The Burrito Blog

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Burrito Half Life And Causes Of Error

There's been a whirlwind of hate mail peer review regarding the recent burrito taste test organized by The Boston Globe.

"I am shocked and also offended, perhaps next time you should include a real burrito expert, as in myself."

"I am sick and tired of you blasting Boca Grande. You obviously do not have very discerning taste buds."

"No Felipe's? Fail."
Despite hostile tones, I share a passion with you, fellow burrito analysts. I hear your unrest. And I understand. No taste test is perfect, and we must consider the flaws of the experimental design.

#1: Transportation, Preservation, and Heat Loss

Some burritos were purchased up to sixty minutes in advance to account for transport to the testing site. Preservation techniques were limited to paper bags for the Friday rush hour journey to Faneuil Hall. Some burritos were cold.

#2: Evaporation Catalysts
Moisture is critical to tortilla texture. Some burritos were incised widthwise to prepare for photography, lasting approximately four minutes. Prolonged exposure to air accelerated the rate of evaporation prior to tasting. Tortillas were drier than usual.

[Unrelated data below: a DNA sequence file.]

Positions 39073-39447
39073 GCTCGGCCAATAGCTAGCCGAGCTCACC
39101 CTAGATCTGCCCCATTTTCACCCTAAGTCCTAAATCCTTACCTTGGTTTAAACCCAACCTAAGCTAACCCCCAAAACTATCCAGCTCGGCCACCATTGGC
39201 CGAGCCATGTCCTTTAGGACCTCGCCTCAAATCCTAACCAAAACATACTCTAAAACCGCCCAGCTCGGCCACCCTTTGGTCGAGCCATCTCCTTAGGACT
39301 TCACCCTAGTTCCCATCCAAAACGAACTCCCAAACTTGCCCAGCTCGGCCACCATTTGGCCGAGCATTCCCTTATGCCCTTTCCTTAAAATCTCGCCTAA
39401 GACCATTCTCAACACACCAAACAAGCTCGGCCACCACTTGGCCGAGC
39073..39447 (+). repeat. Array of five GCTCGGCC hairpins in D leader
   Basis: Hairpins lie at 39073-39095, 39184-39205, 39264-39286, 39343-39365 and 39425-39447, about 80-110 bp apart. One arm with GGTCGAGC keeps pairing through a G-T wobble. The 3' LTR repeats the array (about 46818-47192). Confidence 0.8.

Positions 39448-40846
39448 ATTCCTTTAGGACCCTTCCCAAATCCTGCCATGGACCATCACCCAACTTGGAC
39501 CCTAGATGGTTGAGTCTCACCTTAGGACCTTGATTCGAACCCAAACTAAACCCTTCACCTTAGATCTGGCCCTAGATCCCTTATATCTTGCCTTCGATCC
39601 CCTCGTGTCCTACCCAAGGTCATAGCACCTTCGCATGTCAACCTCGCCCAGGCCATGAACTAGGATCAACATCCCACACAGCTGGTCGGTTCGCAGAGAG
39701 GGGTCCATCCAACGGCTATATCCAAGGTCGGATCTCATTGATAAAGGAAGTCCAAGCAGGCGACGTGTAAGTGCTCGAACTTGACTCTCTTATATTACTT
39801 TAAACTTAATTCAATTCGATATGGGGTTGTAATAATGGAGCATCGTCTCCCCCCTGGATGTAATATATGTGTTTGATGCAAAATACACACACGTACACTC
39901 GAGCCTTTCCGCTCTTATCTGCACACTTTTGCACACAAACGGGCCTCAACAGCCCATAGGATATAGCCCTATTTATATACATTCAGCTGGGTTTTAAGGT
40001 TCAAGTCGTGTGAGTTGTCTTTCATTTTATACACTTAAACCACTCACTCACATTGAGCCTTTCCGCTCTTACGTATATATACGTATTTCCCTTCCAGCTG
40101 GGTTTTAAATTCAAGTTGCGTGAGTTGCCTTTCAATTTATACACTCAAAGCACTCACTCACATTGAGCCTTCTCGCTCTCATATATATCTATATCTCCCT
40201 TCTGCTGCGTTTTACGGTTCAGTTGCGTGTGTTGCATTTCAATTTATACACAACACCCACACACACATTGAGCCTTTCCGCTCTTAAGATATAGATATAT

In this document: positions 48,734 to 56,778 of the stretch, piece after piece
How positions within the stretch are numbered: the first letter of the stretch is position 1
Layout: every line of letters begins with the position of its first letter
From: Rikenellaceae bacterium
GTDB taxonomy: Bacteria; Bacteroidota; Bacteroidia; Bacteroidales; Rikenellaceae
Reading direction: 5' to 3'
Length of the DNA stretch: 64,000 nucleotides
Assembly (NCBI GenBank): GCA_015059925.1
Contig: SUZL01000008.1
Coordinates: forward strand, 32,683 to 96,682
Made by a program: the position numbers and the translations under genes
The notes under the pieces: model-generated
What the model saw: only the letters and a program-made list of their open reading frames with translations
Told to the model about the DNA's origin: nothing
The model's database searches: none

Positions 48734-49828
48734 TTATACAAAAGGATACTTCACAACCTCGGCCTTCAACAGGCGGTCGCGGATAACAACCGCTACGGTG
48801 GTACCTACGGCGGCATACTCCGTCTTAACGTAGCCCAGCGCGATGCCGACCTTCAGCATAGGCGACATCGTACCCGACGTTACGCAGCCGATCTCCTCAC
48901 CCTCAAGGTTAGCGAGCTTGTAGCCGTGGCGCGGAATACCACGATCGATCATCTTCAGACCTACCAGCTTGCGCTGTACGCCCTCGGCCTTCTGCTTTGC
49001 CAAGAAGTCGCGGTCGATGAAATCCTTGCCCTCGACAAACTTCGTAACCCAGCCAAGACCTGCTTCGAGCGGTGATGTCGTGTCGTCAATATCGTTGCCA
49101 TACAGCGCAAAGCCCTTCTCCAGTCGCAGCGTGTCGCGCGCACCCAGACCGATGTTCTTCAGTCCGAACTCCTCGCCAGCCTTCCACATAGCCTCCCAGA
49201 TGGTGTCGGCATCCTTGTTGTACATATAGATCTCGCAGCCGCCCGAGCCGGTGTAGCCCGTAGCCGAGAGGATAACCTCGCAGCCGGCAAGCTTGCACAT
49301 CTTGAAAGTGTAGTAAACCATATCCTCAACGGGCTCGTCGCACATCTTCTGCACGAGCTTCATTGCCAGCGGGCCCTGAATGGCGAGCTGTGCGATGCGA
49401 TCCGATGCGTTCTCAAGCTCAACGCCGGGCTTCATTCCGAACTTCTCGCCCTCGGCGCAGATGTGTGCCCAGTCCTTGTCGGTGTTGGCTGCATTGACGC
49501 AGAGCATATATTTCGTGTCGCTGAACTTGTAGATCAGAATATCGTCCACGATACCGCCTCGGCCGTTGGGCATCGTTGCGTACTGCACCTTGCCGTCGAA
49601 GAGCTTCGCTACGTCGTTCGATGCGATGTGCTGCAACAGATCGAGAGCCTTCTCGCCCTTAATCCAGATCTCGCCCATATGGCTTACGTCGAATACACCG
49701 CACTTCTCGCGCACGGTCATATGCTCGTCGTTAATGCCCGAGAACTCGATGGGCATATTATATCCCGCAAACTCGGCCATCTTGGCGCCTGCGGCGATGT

#3: Burrito Half Life and Quality Decay
Anecdotal estimates place optimal consumption within seven minutes of construction. To supplement scarce scientific documentation on burrito decay, our analyst team composed the following estimate:

Because of varying purchase times to account for travel, freshness was unequal.

#4: Configuration as an Uncontrolled Variable
Efforts were made to ensure consistent burrito specifications as follows: steak, pinto beans, rice, cheese, and salsa. However, the Boca Grande specimen had no salsa, and varying hot sauce application techniques made controlling for spice difficult. It is impossible to configure burritos identically.

#5: Untested Vendors
The taste test was limited to five burritos; numerous local taquerias were stricken from participation.

#6: Natural Variance and Small Sample Size
Hand made burritos are subject to unavoidable inconsistency. When comparing the means of two samples with high variance, large sample sizes are required to warrant conclusions. Each tester sampled only one burrito from each establishment.

#7: Absent Rating Criteria
Burrito Blog's rating system incorporates cleanliness, presentation, service, and how I feel four hours later. The nature of the blind taste test at a neutral location invalidated the first three of these measurements. Mixed consumption and immediate judging eliminated the most important rating criteria: the aftermath.

Despite extensive causes of error, we applaud The Boston Globe in their scientific quest. Detracting elements were entirely beyond their control.

As with all experiments, repetition is required. So, dear readers, go out and eat for yourself.

This entry is filed in {Press}.

Sunday, March 09, 2008 by Jonah.